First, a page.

Introduction:
This extract is from one of William Shakespeare's famous plays, 'The Taming of the Shrew'. It was written in 1593. In this passage, a woman called Katharina defends and believes in her husband's sexist vision of women, even though she has been mistreated by him.
 
The first thing to notice is the use of ‘thy’, ‘thou’ and ‘thee’. They reflect a familiarity that gives the impression women are inferior, it debases them. In itself, the enumeration of the first two verses reveals a husband is everything to his wife.
Line 1, we can read ‘Thy husband is thy lord’. It means the wife must obey her husband because he is her lord, possibly her god, which is confirmed by ‘thy life’. It not only means she should only live for him, it also suggests the husband gives her life and is also entitled to take it away from her, just as God is. In line 2, we can read ‘Thy head’. It suggests the husband thinks for her wife so she should not try to think but do as instructed. Incidentally, it may be understood that women were considered as incapable of reflection and decision-making. This is in keeping with the word “keeper” which might suggest the husband plays the role of a ‘babysitter’ because he protects her wife and controls her, he always watches her, but of course for her own good, like a babysitter would do. Then, we can read ‘one that cares for thee”, which echoes ‘thy keeper’ on line 1. Those two expressions mean that the woman should obey and should not try to defend herself because her husband will always be here to defend her. It follows that if you say to someone they should not defend themselves, then they will be weak. And if the woman is attacked when her husband is not close to her, she won’t be able to defend herself. Thus, women are maintained in a constant state of dependence.
Lines 3 and 4, we can find an image that shows how hard the husband is working for her. The passage is clearly hyperbolic and it means to show that the husband could do everything for his wife, in a sort of heroic sacrifice. But we know he won’t do that ‘for free’. That is why he wants her to obey him. In addition, insisting on the so-called difficulties of a man’s life might make women think twice before asking for their place, it is a way to show them it’s a lot more comfortable to be a woman.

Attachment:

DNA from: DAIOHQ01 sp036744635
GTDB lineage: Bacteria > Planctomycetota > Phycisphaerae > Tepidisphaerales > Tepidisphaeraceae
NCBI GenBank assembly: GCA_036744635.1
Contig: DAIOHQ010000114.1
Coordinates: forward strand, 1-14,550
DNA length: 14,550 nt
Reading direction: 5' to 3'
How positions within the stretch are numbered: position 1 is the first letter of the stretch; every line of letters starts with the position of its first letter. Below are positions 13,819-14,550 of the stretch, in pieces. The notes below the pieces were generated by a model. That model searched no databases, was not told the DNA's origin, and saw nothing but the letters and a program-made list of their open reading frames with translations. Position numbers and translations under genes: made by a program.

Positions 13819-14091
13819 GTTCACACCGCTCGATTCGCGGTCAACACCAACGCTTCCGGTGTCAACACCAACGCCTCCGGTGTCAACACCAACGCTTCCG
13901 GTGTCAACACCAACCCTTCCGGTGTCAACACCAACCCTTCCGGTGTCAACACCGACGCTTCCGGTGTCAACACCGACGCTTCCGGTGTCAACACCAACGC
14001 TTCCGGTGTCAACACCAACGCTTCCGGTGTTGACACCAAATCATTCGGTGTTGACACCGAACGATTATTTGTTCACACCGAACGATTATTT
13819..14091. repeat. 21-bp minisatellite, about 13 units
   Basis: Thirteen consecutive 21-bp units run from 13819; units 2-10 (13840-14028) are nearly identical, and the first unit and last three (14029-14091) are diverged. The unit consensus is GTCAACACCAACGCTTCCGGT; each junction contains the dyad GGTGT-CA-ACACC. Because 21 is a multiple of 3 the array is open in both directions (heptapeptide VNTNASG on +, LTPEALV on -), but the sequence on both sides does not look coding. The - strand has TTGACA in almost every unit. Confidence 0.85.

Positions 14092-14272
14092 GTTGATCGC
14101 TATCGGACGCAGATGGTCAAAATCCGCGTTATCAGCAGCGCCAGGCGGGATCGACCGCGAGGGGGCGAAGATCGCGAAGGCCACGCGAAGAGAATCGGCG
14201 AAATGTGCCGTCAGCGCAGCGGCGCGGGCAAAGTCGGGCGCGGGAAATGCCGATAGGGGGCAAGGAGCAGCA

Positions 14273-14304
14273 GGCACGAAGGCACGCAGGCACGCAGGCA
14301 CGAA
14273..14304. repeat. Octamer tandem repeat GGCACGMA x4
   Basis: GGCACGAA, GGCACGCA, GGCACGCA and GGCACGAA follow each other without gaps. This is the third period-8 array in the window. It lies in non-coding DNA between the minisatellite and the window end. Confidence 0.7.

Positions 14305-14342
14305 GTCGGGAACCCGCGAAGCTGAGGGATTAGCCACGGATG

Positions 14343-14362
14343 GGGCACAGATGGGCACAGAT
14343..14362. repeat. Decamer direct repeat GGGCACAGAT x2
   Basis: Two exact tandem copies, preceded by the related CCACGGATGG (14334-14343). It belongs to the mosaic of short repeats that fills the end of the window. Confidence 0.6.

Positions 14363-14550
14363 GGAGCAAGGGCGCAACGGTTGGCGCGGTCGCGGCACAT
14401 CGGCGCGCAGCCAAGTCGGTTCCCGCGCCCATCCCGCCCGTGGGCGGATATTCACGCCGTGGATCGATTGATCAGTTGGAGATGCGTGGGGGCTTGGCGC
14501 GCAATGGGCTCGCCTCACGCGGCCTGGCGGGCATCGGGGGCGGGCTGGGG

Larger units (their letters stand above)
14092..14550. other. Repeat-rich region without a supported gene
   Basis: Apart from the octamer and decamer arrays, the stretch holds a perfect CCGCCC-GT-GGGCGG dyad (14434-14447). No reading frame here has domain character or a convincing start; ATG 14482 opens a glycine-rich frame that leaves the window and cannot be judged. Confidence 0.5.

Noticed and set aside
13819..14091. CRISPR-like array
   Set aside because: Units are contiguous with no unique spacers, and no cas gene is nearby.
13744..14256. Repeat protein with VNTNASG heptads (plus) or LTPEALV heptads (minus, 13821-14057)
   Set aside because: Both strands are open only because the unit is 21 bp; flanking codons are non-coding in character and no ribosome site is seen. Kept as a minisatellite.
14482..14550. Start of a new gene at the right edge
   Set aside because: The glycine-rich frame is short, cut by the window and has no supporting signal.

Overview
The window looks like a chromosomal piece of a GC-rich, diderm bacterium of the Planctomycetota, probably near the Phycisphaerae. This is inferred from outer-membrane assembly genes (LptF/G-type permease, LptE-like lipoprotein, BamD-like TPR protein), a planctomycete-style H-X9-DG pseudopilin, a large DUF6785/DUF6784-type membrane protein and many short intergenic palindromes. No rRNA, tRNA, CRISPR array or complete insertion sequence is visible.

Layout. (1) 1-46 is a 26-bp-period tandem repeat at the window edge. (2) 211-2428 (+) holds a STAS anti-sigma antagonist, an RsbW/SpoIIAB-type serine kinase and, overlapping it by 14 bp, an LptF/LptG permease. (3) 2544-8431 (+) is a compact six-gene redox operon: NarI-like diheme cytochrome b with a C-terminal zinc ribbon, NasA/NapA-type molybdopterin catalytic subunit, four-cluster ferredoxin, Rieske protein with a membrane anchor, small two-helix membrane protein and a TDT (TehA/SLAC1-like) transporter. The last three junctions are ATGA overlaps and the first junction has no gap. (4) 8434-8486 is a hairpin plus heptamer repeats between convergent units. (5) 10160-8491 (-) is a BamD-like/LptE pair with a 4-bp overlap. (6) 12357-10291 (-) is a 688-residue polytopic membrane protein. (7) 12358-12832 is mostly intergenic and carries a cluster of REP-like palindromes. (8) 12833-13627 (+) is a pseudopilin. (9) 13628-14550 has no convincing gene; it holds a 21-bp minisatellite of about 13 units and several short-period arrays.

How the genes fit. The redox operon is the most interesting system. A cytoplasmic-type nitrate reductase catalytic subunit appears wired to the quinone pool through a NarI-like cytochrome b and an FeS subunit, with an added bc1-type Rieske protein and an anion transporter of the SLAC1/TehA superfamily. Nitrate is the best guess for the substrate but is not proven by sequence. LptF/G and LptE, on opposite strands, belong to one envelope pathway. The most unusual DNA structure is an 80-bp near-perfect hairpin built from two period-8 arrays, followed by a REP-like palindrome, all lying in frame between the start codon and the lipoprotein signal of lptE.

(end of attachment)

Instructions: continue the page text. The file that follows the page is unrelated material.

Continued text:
Then, line 5, we can find the word ‘watch’ which has a double meaning. It first means that the husband watches his wife to protect her, but also to control her. This quote, ’the night in storms, the day in cold’, not only shows he will protect her but also, ironically, that he will control his wife whatever happens, even at night or if it is cold. (ELIOTT)

From verses 6 to 10, Kathrina explains the three duties a woman should fulfill to please her husband. These three duties are "love, fair looks, and true obedience".
"Love" means the woman should be devoted to her husband, as she is supposed to love him. Of course, one might suppose that physical love is hinted at, as much as the feeling in itself.
"Fair looks" mean that the woman must always look beautiful to please her husband’s physical desires. We can say she is more considered as an object than as a human being.
"True obedience" means the woman must behave submissively to her husband: she is considered as her servant. The word "true" emphasizes the word "obedience", therefore we can consider this duty as the most important of all three. However, if obedience is a duty or an obligation, it can hardly be “true” in the same time; obedience cannot come both from one’s heart and one’s obligation to obey. This is an important contradiction in the ideology justifying women’s submission.
These three duties, if completed will mean that Katharina will always look up to her husband. Therefore, this system in which the woman is treated as inferior will remain because the woman will believe her husband is superior.
Katharina justifies a woman should complete these three duties by saying a woman "lies at home, secure and safe" thanks to her husband. She implies a woman should feel guilty for doing nothing compared to the absolute, heroic devotion of her loving husband.  Likewise, the fact all this remains “too little” leads women to feel incapable of giving their husbands the satisfaction they deserve, hence a guilt complex which guarantees their feeling of inferiority.
Line 10 can be seen as a conclusion and a summary of these three duties. It says the woman is "the subject" of her husband, "the prince". Therefore, again, she is inferior and owes him duties. (JEAN)

Awaiting Soe's publication.